Technological advances will continue playing an undoubtedly essential role in digital advertising. So what will the next round of technological development bring us in the years to come? Going further into 2022 and looking forward to 2023, we can expect to see the following key developments in AdTech and Connected TV in particular.
VR, AR and metaverse: A myth or an upcoming trend?
The metaverse is the next evolution of the internet, and giants like Facebook are hedging their bets on it. The opportunity here for the AdTech industry is ad content that exists in this virtual reality world that’s tailored to individual users.
Individually tailored ads can enhance gameplay by imbibing a degree of realism, while gamers would be willing to view a specific number of ads to unlock in-game content for their character. The opportunities for online events like concerts, interactive product placements, and other recent developments like non-fungible tokens (NFTs) all offer ad options.
CTV is destined to acquire AR/VR technologies: only two years ago Apple promised to bring the VR experience to the screens of TV owners. The newest Apple VR/AR headset was rumored to arrive this year, giving viewers an exclusive opportunity to experience sports events and live concerts in new exciting ways.
A new immersive viewing experience requires interactive advertising approaches to reach an audience. There is a high probability that VR- and AR-driven CTV will see the adoption of in-game advertising mechanics creating the possibility to place ads within the virtual environment. Many technology startups already provide capabilities to run ads programmatically within virtual environments. However, as VR and AR-based environments will likely operate as isolated ecosystems, this could possibly create a potential impediment. To resolve this potential issue, interoperability and standardization must be ensured.
AI-enhanced approach and contextual advertising
Advertisers are looking for a sound alternative as third-party cookies are headed for the door. Artificial intelligence (AI) has formed the advertising industry into the way it looks today: The state of media buying is vastly superior compared to the way advertisers conducted their business in the 2000s.
AI is all about leveraging data. But chasing cookies is not the only way, and priority should be given to analyzing digital content. There’s a lot to be examined there like keywords and engagement metrics that can be used to ensure the accuracy of contextual targeting. These AI-powered capabilities allow for better audience segmentation without violating GDPR or any other privacy standards.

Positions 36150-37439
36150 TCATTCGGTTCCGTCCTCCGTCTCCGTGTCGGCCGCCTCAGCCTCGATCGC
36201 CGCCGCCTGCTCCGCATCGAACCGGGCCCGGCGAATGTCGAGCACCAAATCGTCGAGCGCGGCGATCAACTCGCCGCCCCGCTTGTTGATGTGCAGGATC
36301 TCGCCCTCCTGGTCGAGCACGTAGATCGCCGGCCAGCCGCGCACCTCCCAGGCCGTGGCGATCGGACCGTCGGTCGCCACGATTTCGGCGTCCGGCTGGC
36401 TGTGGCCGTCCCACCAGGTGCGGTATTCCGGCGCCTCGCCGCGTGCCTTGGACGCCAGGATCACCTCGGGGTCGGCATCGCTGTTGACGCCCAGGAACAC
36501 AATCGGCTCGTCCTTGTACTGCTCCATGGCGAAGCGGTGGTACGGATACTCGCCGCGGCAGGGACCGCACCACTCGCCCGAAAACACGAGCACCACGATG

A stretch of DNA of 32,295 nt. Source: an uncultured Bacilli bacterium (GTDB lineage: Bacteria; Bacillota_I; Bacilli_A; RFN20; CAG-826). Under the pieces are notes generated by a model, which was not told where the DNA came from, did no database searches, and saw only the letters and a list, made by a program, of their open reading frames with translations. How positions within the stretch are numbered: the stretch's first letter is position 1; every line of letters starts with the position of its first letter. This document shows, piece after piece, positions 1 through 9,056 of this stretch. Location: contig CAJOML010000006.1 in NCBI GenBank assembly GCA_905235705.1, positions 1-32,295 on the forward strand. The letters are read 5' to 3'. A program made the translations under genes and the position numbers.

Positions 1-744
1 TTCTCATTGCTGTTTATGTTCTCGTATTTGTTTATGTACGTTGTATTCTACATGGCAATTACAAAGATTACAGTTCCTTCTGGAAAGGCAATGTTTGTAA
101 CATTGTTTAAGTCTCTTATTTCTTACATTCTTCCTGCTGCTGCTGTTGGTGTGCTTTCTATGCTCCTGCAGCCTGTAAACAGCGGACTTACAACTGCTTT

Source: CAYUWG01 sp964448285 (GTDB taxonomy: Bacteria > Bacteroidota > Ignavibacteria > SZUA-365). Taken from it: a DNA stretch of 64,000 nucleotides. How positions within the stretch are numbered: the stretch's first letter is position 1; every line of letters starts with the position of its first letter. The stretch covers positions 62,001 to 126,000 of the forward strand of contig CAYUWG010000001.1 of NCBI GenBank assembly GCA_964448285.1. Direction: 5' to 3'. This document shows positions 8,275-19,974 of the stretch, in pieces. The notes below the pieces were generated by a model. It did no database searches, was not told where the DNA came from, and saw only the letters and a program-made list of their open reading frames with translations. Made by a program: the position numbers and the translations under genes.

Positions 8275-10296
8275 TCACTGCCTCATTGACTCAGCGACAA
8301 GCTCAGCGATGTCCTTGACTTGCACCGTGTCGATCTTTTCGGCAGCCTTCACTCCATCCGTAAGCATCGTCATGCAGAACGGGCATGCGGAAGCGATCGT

AI’s ability to automate data gathering and analysis to provide every accurate contextualization for ad content, matching the right research and actions to the ideal consumer, is something that AdTech companies should focus their efforts on. Not only does it eliminate issues like human error, but also a far more individualized experience for the user. The real problem with this approach is accessing visual content like video because image recognition technology still has a long way to go. This makes it potentially difficult to use this AI-enhanced approach within a complex virtual environment like a CTV video.
Measuring ROI and the role of eye-tracking tech
Even when the ad shows up, it doesn’t necessarily mean it reaches the required objective. The average industry CTR is only 0.35%, meaning that only 35 in every 10,000 people ever engage with display ads, not to mention the blindness phenomena.
To get the most out of an advertising campaign, several critical elements must be ensured, including ad relevance, format, placement and recognition. Interactive ads are currently popular among marketers – questionnaires, hat windows, quizzes and puzzles can do a much better job of capturing viewers’ attention than just a static banner. The question that still remains is, how can we adequately measure the effectiveness (ROI) of such campaigns?
Many video ad campaigns can be judged by the number of installs, launches, session length, and more. However, not all of them are designed for taking specific actions. In this case, measuring ad recognition comes of the utmost importance, and eye-tracking technology is here to help. Short Term Ad Strength (STAS)has shown better results in brand choice from those watching TV than those exposed to social media ads, making it a CTV viewers-oriented tech. While this technology is the subject of further research mainly due to privacy concerns, there is a high chance we will see extensive use of eye-tracking in digital advertising.
In 2022-23, new challenges in AdTech and CTV advertising will rise. Recent technological achievements (VR, AR, AI and eye-tracking) will help advertisers cope with them; some of these technologies are already available today. The early adopters can genuinely benefit from using such technologies and gain the upper hand in the competitive digital advertising landscape.
This article was originally published on Entrepreneur.